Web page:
May 19, 2020

Dear Hope Nation,

Today is May 19, and we’ve spotted the Land of After! Or at least an initial party, gathered in bright sunlight at Derryfield Park from 11 to noon, had a chance to see what recovery may feel like for many in the next few glorious months. About a dozen folks sat in chairs, on blankets, on grass, maintaining a proper distance from each other for the most part, had Hope’s first Pop-Up All-Recovery Meeting.

Here are some fairly random first impressions:

–A young man battling Spice after having defeated most other substances he’d found along the way. He spoke of his young son. He spoke of anger. Mostly he spoke of feelings, of having to become accustomed to those pesky emotions we’ve all spent years trying to tamp down or explode.

–A guy talked about learning about himself in the pandemic, and being shocked by the everyday heroism he’d experienced—women who had been terrified by technology now running Zoom meetings, folks he’d thought were arrogant bags of wind who turned out to be pillars of the community.

–A man from New York talked about moving to Manchester in recovery and how everything was different, but how recovery was recovery was recovery, and that he couldn’t wait to become part of the local community. Although he lived through a recent re-occurrence, which he called a relapse, he can’t wait to get back to helping others.

–A young college student spoke of the challenge of juggling school and recovery and mental health issues. I don’t want to blow this guy’s anonymity, but I know his dad and know a bit about from where he came. His transformation over the past few years must be seen as a modern-day miracle. By the way, he just earned a 4.0 grade point average, not that he mentioned it in the meeting.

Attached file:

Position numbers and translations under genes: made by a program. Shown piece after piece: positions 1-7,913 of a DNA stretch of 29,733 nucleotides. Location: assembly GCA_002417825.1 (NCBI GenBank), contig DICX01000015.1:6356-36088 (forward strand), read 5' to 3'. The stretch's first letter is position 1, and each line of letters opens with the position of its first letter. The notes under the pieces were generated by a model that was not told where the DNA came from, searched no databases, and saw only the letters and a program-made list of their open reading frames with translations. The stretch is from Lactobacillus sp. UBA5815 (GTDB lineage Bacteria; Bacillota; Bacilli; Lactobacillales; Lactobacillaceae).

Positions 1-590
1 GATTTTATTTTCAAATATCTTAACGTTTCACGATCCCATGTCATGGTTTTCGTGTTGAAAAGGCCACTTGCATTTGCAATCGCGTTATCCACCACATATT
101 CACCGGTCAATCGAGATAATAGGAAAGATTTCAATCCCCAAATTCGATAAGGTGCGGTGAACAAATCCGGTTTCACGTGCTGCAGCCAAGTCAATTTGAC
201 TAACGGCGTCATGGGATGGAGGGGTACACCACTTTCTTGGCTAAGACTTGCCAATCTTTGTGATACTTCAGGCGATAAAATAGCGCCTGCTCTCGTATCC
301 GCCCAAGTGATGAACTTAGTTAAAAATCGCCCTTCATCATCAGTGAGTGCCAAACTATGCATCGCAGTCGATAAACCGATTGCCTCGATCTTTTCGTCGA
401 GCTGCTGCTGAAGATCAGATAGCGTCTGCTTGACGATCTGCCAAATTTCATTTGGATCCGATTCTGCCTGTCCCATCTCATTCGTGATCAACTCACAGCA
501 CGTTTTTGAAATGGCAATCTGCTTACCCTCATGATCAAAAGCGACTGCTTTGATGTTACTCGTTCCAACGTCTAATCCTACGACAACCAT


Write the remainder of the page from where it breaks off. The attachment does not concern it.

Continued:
–A woman spoke of using the time of the pandemic to get used to “being” instead of always “doing,” of learning to accept and love herself. The challenge of no-challenge, of living without distraction.

–A single father with an elderly mother and a young son talked about emotions in early recovery. He’d lived in lengthy sobriety, then discovered a heretofore unknown love of stimulants. After some real time in recovery, working on himself and with a mentor, he’s now feeling ready to pass on what he’s learned.

Those are just snippets that popped into my head, pieces of information that happened to have stuck for a while. What those snippets aren’t is more important than what they are. They aren’t the feel of recovery, just the details. Let me briefly explain.

Think back to the most intense and passionate romantic relationship you ever had, the one that comes to mind when you gaze back over your life. Imagine having someone provide the following facts about the relationship:
–Met Jordan at a pool party at my friend’s house
–Celebrated our first month together with Cheetos—baked for Jordan, crunchy for me
–Talked about marriage but neither of us was ready for it
–Began fighting over stupid stuff
–Broke up
That information, that data, those facts don’t come close to describing your relationship with Jordan, and neither do anecdotes capture a recovery meeting. Why not?

Magic.

Relationships have some mystical aura and so do recovery meetings. Today, a dozen of us gathered like elves deep in moonlit forest and practiced the magic of bonding together as folks who have broken free from the demons of addiction. We may tell tales of our escape, but it’s not the tales that carry magic. It’s the experience of telling them to other survivors, with their heads nodding, their faces smiling and their hearts melting.

There will be many more pop-up meetings. You come too!

You matter. I matter. We matter.

Keith

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